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November 02, 2007

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Jeff Straka

Last night was my first Cohort conversation and I thoroughly enjoyed it! I had never thought about “Church as Art” before and the metaphor was mind-blowing and something I will be chewing on for quite some time!

My experience with traditional/institutional church has been that the laity is almost discouraged from being an “art participant”, instead being cast into the role of a passive spectator. Even those leading the church have a limited scope of creativity. The songs are selected to support the sermon which is often predetermined according to the lectionary reading. The Sunday school classes and even the mission outreach projects tend to be prepackaged “one-size-fits-all”. When you think about it, our consumerist culture holds this passive “Feed me! Entertain me!” role in high esteem: how sad when you see TV screens in restaurants because we can’t even create conversation! It should come as no shock that we struggle to see ourselves in any other role!

I believe that this learned consumptive passivity dramatically inhibits our ability to actively hear and then participate in God’s Story in the world as we tend to ignore or discard things that don’t fit our “paint-by-number” programs (even when it’s God whispering in our ear). It is no wonder, then, that our churches are anything BUT missional!

But the antonym of consumption is creation and how much more exciting it is to see ourselves in the role as co-creators and co-artists with God instead of sitting idly by on the sidelines! What an remarkable vision as I see myself standing next to God in front of his brilliant Story-Board, both of us splattered in paint, holding paint brushes as God asks, “What do YOU see in this picture that needs mending? Where should we add a splash of color?” (Of course, I also envision God and Adam both barefoot and decked out in bib-overalls as the Grand Creator asks Adam to name the animals!) As active partners with God we begin to listen and understand his Grand Narrative and our part in its care, restoration and redemption. Now we are becoming missional!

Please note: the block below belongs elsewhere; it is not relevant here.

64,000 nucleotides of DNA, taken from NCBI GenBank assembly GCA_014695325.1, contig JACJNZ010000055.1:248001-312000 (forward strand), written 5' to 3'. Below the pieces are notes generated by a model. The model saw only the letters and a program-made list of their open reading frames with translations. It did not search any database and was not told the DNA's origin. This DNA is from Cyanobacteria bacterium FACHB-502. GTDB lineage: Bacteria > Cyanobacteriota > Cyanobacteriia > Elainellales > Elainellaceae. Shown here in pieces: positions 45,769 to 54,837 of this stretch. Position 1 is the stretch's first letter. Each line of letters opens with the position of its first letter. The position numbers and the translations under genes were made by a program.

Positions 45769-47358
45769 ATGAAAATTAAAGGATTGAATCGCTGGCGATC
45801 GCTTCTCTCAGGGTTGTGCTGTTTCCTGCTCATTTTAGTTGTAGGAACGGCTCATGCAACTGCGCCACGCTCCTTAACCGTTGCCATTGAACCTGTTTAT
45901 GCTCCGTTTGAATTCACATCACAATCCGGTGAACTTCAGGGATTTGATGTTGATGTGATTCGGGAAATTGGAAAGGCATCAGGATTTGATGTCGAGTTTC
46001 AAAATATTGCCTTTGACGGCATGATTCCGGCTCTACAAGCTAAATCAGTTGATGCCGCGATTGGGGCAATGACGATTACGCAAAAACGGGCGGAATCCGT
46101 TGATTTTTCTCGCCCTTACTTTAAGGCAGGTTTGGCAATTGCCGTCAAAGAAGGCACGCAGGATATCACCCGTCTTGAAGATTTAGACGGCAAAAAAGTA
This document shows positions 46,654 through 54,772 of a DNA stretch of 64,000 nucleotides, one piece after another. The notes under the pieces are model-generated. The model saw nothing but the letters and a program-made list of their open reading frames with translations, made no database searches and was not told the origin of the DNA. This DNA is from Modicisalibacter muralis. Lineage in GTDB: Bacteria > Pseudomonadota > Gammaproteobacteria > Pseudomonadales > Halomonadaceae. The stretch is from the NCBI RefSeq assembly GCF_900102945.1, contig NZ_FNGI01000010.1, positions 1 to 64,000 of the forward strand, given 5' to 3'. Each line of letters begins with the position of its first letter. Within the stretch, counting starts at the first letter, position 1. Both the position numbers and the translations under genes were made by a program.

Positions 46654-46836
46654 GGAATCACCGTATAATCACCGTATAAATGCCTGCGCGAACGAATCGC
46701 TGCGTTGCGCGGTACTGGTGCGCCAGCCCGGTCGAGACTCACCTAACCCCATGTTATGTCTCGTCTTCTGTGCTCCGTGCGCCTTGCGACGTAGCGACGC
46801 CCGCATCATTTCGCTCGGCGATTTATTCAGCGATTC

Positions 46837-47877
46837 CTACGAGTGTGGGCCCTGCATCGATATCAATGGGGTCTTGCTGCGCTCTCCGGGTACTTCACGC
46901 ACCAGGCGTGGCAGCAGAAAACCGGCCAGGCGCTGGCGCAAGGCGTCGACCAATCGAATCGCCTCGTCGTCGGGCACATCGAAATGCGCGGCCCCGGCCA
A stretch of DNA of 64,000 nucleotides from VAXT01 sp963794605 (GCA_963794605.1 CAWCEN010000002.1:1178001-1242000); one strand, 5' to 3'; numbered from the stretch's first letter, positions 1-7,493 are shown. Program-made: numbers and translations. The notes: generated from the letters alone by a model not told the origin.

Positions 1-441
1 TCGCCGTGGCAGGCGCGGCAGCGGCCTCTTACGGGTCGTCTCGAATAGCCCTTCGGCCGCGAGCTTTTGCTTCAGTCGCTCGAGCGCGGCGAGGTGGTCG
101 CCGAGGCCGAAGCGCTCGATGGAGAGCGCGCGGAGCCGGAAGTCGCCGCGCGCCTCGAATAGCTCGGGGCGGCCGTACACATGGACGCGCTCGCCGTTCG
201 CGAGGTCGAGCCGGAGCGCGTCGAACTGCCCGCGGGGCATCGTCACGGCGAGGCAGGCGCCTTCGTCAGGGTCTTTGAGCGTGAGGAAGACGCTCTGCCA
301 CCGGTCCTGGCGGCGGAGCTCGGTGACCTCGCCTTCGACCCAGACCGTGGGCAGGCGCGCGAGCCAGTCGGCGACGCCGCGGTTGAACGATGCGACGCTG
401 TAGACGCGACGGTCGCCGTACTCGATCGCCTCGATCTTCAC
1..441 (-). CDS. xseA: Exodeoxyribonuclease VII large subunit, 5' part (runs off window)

The thing I still need to work on is this ingrained tendency to separate “holy” and “secular”. In our small group break-out, we were asked about the “art” in our own lives and I struggled with seeing mundane things in everyday life as part of God’s beautiful Painting. I see that I have to work on the concept of “everything is spiritual”. (I didn’t see much holiness or art in the traffic jam coming to the meeting, for example!)

Thanks for a great evening! I really like “shaking up my faith” - it is only then that the dust can fall off!

--Jeff Straka

Dr. Lewis T. Tait, Jr

I am sorry I was unable to make the meeting. When I think of "art" I think of creativity and the ability for one to express themselves. Art is less confining and it's all about interpretation. "Church as Art", this concept would allow for endless expressions of the church's mission and purpose in the world. This concept with do away with a "one size, fits all" concept of how the church can be the church in world. The beauty of this concept is that "Church as Art" allows for a wide range of participants in the development of what the church can become in various contexts and thus embracing limitless paradigms.

troy

jeff:

the spirituality of traffic jams... a great quest(ion)! I agree, the shaking that frees us from dust is much like the iron that sharpens (hones) the barbs of iron. Thanks

Lewis:

freedom from paradigms! hm. i guess the one way this metaphor functions to lift up tradition is the apprenticeship of an artisan who sits at the feet of a tradition or form to learn and develop her own form. And so your helping me see the freedom is in not only in the expansion of tradition (from a to B) but also the extension into the future (from B to Z).

Ann

Hey all,

Before moving to Atlanta, I went to a pretty well programmed church. It was the largest church of that denomination in the town, with three services and thousands of members. However, while the main service was pretty well organized, without much room for free expression, the leadership was very intentional about providing lots of opportunities for people to get people involved.